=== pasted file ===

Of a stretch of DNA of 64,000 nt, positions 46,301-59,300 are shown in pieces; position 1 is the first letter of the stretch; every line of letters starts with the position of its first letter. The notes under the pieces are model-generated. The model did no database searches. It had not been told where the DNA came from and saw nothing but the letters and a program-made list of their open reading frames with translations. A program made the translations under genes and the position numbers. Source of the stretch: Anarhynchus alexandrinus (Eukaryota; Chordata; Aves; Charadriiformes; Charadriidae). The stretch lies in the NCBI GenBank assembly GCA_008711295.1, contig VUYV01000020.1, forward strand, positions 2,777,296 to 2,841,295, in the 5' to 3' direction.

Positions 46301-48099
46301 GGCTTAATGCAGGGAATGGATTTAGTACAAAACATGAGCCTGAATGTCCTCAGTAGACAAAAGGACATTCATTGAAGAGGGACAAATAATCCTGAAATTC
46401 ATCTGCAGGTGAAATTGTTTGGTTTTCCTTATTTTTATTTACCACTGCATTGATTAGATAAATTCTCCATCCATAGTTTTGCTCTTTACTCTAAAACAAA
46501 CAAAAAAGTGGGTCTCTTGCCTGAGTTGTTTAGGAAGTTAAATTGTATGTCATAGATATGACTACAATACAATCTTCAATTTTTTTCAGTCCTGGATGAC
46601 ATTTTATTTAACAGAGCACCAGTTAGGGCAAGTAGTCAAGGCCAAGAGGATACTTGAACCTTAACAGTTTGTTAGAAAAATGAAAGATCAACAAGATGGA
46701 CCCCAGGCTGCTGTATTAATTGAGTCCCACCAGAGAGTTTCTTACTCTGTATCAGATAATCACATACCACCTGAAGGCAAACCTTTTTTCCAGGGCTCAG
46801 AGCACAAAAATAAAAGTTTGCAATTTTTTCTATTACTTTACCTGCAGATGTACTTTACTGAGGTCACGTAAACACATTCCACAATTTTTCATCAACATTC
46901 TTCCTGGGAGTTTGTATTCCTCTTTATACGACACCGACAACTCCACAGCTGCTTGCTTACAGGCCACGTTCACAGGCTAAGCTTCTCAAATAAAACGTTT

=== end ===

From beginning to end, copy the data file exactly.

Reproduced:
Of a stretch of DNA of 64,000 nt, positions 46,301-59,300 are shown in pieces; position 1 is the first letter of the stretch; every line of letters starts with the position of its first letter. The notes under the pieces are model-generated. The model did no database searches. It had not been told where the DNA came from and saw nothing but the letters and a program-made list of their open reading frames with translations. A program made the translations under genes and the position numbers. Source of the stretch: Anarhynchus alexandrinus (Eukaryota; Chordata; Aves; Charadriiformes; Charadriidae). The stretch lies in the NCBI GenBank assembly GCA_008711295.1, contig VUYV01000020.1, forward strand, positions 2,777,296 to 2,841,295, in the 5' to 3' direction.

Positions 46301-48099
46301 GGCTTAATGCAGGGAATGGATTTAGTACAAAACATGAGCCTGAATGTCCTCAGTAGACAAAAGGACATTCATTGAAGAGGGACAAATAATCCTGAAATTC
46401 ATCTGCAGGTGAAATTGTTTGGTTTTCCTTATTTTTATTTACCACTGCATTGATTAGATAAATTCTCCATCCATAGTTTTGCTCTTTACTCTAAAACAAA
46501 CAAAAAAGTGGGTCTCTTGCCTGAGTTGTTTAGGAAGTTAAATTGTATGTCATAGATATGACTACAATACAATCTTCAATTTTTTTCAGTCCTGGATGAC
46601 ATTTTATTTAACAGAGCACCAGTTAGGGCAAGTAGTCAAGGCCAAGAGGATACTTGAACCTTAACAGTTTGTTAGAAAAATGAAAGATCAACAAGATGGA
46701 CCCCAGGCTGCTGTATTAATTGAGTCCCACCAGAGAGTTTCTTACTCTGTATCAGATAATCACATACCACCTGAAGGCAAACCTTTTTTCCAGGGCTCAG
46801 AGCACAAAAATAAAAGTTTGCAATTTTTTCTATTACTTTACCTGCAGATGTACTTTACTGAGGTCACGTAAACACATTCCACAATTTTTCATCAACATTC
46901 TTCCTGGGAGTTTGTATTCCTCTTTATACGACACCGACAACTCCACAGCTGCTTGCTTACAGGCCACGTTCACAGGCTAAGCTTCTCAAATAAAACGTTT